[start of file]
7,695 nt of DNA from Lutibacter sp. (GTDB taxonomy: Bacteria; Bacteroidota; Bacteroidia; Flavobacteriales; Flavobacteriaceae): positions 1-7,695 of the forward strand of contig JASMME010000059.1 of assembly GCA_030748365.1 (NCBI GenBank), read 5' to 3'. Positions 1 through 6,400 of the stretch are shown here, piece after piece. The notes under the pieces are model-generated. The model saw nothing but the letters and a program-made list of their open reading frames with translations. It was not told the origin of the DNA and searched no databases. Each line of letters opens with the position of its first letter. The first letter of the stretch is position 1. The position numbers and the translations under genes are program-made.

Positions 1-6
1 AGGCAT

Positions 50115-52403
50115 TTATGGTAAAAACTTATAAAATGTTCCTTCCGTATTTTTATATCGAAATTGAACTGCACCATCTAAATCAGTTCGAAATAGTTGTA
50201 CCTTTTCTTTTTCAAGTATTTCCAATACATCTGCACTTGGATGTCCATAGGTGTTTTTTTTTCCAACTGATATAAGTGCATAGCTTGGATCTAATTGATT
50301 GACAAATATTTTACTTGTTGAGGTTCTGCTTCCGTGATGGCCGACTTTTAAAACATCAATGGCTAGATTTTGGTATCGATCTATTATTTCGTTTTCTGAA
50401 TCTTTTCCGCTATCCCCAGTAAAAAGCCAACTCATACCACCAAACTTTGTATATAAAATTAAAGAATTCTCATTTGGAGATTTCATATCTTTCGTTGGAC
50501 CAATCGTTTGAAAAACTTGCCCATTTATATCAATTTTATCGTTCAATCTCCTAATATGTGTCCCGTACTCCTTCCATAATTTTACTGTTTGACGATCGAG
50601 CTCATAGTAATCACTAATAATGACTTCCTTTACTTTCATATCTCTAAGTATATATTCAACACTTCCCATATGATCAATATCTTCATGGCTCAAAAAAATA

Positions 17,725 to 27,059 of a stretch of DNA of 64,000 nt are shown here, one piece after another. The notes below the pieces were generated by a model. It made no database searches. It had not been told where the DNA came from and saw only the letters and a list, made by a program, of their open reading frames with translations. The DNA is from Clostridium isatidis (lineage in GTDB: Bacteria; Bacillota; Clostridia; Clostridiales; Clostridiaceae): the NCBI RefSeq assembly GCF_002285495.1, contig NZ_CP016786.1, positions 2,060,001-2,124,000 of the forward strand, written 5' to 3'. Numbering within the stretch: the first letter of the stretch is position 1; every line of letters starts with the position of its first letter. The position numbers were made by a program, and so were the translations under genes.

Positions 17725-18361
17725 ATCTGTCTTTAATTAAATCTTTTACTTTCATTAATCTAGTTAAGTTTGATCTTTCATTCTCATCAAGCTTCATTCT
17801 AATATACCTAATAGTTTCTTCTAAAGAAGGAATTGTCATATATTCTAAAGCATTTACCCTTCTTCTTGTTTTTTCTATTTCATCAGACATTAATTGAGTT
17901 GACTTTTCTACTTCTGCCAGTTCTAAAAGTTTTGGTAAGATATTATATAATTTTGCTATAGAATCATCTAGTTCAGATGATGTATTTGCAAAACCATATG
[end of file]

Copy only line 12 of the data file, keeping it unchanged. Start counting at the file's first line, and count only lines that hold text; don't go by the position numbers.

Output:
Positions 17725-18361